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Dec 2

Systemic Lupus Erythematosus- What is it?

 

What is lupus?

Our immune system is designed to fight foreign “things”- like bacteria and viruses. To do this, the immune system produces antibodies that attack these foreign things. When our immune system mistakenly produces antibodies that attack and fight our own tissues, it causes an autoimmune disease. Systemic lupus erythematosus (commonly referred to as lupus, for short) is an autoimmune disease where the immune system produces antibodies that can attack many different organs in our body. This can cause pain, swelling, fatigue, and damage to organs like kidneys, heart, brain, etc.

 

Who is at risk for lupus?

The exact cause of lupus is not known. Some component of the disease may be genetic. Environmental factors like infection, exposure to sunlight, stress and hormones can also play a role. Women are 9 times more likely to get lupus than men. Lupus is a chronic condition, and can have periods of flares (disease exacerbation) and remission (when the disease is quiet). There is no cure for lupus, but very effective treatments can be tailored to your type of lupus.

 

What are the signs and symptoms of lupus?

Signs and symptoms of lupus can vary greatly in each individual. While some people with lupus may have just a rash or joint pain, others may have involvement of more crucial organs like the brain or the kidneys. The following are the most common signs and symptoms of lupus.

  • Fatigue

Fatigue is the most common symptom of lupus. It can be caused by ongoing inflammation from the disease, or from anemia, depression, sleeping disturbances, or a side effect of medications. In addition, some people with lupus may also have thyroid disease, which can cause fatigue.

 

  • Fever

Fever is thought to be the result of the inflammation caused by the immune system.

 

  • Weight changes

Weight loss can be caused from decreased appetite. Weight gain may be seen when the kidneys are involved, or in people who are treated with long term steroids.

 

  • Hair loss

There may be hair thinning or hair loss around the hairline, or patches of hair loss anywhere on the scalp.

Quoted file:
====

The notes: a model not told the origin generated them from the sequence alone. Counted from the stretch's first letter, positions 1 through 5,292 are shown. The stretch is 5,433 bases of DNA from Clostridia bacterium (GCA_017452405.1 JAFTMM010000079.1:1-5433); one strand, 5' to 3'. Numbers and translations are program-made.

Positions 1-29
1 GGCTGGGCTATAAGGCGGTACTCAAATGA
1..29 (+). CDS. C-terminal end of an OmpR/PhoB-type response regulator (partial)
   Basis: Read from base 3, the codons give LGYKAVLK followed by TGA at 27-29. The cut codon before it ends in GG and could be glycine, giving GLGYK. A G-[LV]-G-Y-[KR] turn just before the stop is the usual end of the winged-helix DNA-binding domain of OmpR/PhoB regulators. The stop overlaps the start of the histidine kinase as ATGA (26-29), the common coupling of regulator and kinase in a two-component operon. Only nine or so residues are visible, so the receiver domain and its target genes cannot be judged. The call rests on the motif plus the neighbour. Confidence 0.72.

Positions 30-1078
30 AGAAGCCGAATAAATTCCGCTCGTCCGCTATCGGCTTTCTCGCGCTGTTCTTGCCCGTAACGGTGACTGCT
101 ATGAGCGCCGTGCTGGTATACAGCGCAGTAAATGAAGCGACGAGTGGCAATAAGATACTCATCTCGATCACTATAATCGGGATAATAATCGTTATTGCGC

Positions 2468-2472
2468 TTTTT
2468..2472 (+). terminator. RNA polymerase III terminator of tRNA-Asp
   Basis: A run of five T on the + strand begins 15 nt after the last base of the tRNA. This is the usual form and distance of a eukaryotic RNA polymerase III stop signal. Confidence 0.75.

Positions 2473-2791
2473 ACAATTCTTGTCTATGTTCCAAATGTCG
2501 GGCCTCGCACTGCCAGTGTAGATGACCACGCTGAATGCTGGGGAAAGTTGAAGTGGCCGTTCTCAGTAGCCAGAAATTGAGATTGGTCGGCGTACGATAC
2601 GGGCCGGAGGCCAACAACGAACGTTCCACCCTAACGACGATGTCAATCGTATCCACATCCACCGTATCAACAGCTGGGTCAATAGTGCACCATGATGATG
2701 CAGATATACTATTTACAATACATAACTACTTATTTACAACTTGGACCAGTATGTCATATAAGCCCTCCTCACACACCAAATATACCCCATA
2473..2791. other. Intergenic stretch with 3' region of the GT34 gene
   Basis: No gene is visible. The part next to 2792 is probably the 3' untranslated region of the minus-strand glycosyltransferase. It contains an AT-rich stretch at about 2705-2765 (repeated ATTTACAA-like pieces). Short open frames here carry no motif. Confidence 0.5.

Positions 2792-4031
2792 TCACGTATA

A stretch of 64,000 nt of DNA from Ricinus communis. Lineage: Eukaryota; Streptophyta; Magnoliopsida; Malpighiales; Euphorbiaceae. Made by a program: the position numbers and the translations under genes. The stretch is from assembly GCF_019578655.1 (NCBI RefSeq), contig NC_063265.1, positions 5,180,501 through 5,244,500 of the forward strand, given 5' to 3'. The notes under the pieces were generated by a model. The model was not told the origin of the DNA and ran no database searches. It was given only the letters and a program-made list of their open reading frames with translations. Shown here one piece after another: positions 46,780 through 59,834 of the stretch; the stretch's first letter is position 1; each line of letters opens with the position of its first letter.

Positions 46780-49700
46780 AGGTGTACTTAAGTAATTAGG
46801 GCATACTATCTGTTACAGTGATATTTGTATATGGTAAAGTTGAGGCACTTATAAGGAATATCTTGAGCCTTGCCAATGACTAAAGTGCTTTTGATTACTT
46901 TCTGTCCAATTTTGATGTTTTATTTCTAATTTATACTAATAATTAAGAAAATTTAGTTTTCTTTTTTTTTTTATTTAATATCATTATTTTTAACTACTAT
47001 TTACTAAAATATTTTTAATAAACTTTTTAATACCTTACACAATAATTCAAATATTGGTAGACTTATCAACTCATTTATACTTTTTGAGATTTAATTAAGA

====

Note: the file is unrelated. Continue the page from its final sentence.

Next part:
• Rashes

Many types of rash can be seen in lupus:

Malar rash (ie. acute cutaneous rash)- this is a butterfly-shaped rash over the cheeks and nose. It usually occurs or worsens after sun exposure.

Discoid rash– is usually round, raised, and scaly patches of skin that most commonly occurs on the face but can be seen anywhere. These have a tendency to scar.

Photosensitivity rash (subacute cutaneous rash, tumid lupus)- areas of redness in sites of sun exposure like arms, neck, chest.

Bullous rash– blister-like rash that can happen all over the body

Panniculitis (ie. Lupus profundus)- painful nodules under the skin

 

  • Mouth sores (oral ulcers)

Painful ulcers in the mouth or nose can accompany flares of lupus.

 

  • Joint pain

Pain and stiffness in the joints is a common symptom of lupus. There also may be inflammation of the joints. Typical joints include fingers, wrists, and knees.

 

  • Lung disease

Can lead to shortness of breath or lung failure. Some of the lung manifestations of lupus include:

Pleurisy/Pleuritis– refers to inflammation in the lining of the lungs. It can cause shortness of breath and a sharp pain when taking a deep breath.

Interstitial lung disease- is inflammation and scarring in the lung tissue that can significantly affect breathing.

Pleural effusion– is the fluid that can collect in the lining of the lungs.

 

  • Heart disease

Pericarditis– is inflammation of the lining of the heart. It can cause a sharp pain when taking a deep breath.

Myocarditis– refers to inflammation of the heart muscle.

Endocarditis– is inflammation of the heart valves.

Coronary artery disease and myocardial infarction (ie. Heart attack).

 

  • Kidney disease

Unlike normal kidneys, kidneys affected by lupus can leak protein and/or blood into the urine (termed proteinuria or hematuria). In more advance stages, there may be severe kidney failure requiring dialysis.

  • Gastrointestinal problems

Lupus can impact the pancreas (pancreatitis) which can cause abdominal pain, nausea, and vomiting. It can cause inflammation of the colon (colitis) leading to abdominal pain and cramping, and blood in the stools.

  • Neurologic problems

A variety of neurologic problems can be seen in people with lupus. Symptoms like headaches, trouble with memory and concentration (commonly called “lupus fog”) are more common. Weakness and numbness in the hands and feet (peripheral neuropathy) is less common. In severe cases, lupus can cause seizures or strokes.

  • Vasculitis

Refers to inflammation of the blood vessels. This can lead to ulcers in the skin or dysfunction of the organ supplied by the blood vessel.

  • Blood clots

About 10% of people with lupus also have certain antibodies (anti-phospholipid antibodies) that can cause blood clots. Some of the manifestations of this include clots in the legs (deep vein thrombosis or DVT), clots in the lungs (pulmonary embolism or PE), clots in the brain causing strokes or seizures, or clots in the uterus causing miscarriages.

Next section:

Systemic Lupus Erythematosus- How is it diagnosed?

Systemic Lupus Erythematosus- Treatment

Firooz, Dr. Nazanin

Dr. Firooz is board-certified in Rheumatology and Internal Medicine. She is an active member of the American College of Rheumatology, and is affiliated with the Department of Rheumatology at Cedars Sinai Medical Center.

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